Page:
Thousands of homes in the UK are still without power more than a week after Storm Arwen.
The Energy Networks Association (ENA) said that 4,025 homes were still waiting to be reconnected as of Sunday morning.
This is down from 4,700 homes on Saturday night.
The majority of the impacted homes are in the north-east of England the ENA added.
Business Secretary Kwasi Kwarteng is expected to survey the damage from Storm Arwen in Durham this afternoon.
It comes after gusts of between 35-50 miles per hour battered the country overnight on Saturday, with temperatures plummeting to below zero in parts of Scotland.
Meanwhile, the Met Office predicts further wet and windy weather heading into next week, with poor weather conditions continuing in areas already impacted by Storm Arwen.
Met Office meteorologist Rachel Ayers said: “It will be a relatively nice day today, but overnight tonight it will be windy.
“Temperatures, with the wind and cloud cover, should stay up tonight.
“That should help things a little bit, but we are expecting some more changeable and unsettled weather.
“This unsettled weather isn’t going to help areas that have been impacted by Storm Arwen too much.”
Stewart Sexton, from Alnwick in Northumberland, is on day 10 without power.
“Yesterday we had confirmation that it would be on by close of play today”, the 57-year-old told the PA news agency.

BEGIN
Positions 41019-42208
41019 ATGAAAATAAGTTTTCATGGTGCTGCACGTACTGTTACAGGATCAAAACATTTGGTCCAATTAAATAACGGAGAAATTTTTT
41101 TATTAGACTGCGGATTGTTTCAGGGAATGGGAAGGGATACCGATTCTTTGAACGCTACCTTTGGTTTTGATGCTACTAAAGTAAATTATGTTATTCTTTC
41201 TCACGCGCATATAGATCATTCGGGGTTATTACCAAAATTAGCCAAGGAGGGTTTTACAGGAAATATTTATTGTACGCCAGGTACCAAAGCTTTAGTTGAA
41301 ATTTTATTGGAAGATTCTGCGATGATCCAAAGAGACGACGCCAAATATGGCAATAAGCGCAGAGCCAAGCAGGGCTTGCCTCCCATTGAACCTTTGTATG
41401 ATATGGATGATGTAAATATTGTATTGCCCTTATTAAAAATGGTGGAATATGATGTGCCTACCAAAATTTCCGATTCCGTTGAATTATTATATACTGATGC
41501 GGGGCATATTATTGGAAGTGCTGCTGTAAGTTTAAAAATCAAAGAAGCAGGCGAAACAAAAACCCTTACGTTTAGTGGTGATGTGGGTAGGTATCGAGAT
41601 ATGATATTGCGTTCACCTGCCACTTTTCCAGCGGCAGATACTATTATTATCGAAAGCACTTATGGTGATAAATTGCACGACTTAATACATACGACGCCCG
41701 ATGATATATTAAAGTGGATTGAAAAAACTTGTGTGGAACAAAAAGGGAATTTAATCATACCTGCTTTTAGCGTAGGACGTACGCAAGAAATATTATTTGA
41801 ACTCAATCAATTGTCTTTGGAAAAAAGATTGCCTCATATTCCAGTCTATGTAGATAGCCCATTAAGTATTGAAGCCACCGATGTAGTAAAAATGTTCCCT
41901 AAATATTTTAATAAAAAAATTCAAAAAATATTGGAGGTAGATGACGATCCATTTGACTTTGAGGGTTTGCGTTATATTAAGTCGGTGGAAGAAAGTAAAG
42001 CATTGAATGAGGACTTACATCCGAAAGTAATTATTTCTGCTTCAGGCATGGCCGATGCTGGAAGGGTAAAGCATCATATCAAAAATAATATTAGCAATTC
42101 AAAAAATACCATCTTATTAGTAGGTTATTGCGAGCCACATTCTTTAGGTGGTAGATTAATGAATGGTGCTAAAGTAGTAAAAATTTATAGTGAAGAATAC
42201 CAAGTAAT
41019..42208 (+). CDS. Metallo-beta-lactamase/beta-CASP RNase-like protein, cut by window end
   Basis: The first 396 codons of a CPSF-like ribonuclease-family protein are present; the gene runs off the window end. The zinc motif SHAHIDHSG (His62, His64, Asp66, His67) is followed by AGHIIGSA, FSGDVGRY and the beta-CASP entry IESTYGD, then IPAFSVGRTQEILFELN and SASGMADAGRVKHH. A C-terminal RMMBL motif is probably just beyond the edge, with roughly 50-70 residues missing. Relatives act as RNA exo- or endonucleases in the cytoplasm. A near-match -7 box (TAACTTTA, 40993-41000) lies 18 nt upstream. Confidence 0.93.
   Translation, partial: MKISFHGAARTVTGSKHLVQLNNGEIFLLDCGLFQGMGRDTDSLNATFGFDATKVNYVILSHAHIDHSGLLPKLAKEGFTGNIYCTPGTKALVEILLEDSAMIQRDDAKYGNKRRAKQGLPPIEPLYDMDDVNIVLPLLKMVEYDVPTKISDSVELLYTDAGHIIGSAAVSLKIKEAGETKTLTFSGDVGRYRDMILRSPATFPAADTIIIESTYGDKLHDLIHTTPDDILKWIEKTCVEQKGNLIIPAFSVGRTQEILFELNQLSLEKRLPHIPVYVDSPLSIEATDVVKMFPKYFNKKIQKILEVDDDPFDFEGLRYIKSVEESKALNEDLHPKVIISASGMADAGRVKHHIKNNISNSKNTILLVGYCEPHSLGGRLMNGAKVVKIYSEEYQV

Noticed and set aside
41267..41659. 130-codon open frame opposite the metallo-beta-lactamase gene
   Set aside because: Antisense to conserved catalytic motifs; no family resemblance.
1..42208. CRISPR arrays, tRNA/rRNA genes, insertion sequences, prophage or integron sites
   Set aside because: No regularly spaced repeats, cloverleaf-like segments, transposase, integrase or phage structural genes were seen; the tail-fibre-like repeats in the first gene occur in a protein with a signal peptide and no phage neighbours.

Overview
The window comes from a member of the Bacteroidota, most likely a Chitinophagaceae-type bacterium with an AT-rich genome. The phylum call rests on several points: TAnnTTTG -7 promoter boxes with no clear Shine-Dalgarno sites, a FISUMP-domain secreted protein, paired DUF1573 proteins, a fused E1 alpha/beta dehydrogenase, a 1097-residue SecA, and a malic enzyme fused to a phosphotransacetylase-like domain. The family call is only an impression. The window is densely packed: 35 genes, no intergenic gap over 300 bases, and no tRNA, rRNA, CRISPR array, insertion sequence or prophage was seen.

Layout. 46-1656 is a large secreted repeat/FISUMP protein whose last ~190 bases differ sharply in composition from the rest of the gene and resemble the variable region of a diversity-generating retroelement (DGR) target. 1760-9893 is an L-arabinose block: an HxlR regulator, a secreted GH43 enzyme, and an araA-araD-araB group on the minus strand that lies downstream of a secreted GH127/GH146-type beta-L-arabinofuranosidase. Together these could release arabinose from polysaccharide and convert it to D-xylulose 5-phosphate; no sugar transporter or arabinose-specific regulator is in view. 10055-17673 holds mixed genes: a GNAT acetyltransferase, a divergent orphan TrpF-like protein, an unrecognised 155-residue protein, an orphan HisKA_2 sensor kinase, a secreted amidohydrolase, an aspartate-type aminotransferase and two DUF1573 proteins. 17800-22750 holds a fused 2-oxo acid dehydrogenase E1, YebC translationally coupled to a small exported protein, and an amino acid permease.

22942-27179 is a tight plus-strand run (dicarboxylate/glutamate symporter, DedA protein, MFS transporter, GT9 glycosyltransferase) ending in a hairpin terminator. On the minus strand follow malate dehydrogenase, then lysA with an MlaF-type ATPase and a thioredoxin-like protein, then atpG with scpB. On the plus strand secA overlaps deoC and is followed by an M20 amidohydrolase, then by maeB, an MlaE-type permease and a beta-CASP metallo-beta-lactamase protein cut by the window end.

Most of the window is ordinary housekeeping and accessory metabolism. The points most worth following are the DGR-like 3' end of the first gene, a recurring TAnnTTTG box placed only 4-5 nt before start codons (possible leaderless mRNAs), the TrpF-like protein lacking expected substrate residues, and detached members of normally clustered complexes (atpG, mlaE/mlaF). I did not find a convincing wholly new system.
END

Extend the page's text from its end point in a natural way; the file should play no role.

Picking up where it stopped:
“NPG (Northern Powergrid) even called us back to say yes – confirmed – back on the 5th.
“However, it’s blowing 40mph with rain here today so that confirmation is highly unlikely, if not impossible.”
The Ministry of Defence told PA that 297 personnel from the British Army and Royal Marines were still providing support to civil authorities and conducting door-to-door checks on vulnerable people on Sunday morning.
On Saturday, Boris Johnson said he had held calls with those leading the response to Storm Arwen and the Government is ready to further support the recovery work “in any way we can”.
The long delays have prompted energy regulator Ofgem to warn it will take enforcement action against network companies which failed to restore power to customers quickly enough.
It has also agreed with firms to lift the £700 cap on compensation which could be offered to those stuck without power.
The change will allow those affected to claim £70 for each 12-hour period they have no electricity, are an initial £70 for the first 48 hours’ of any cut.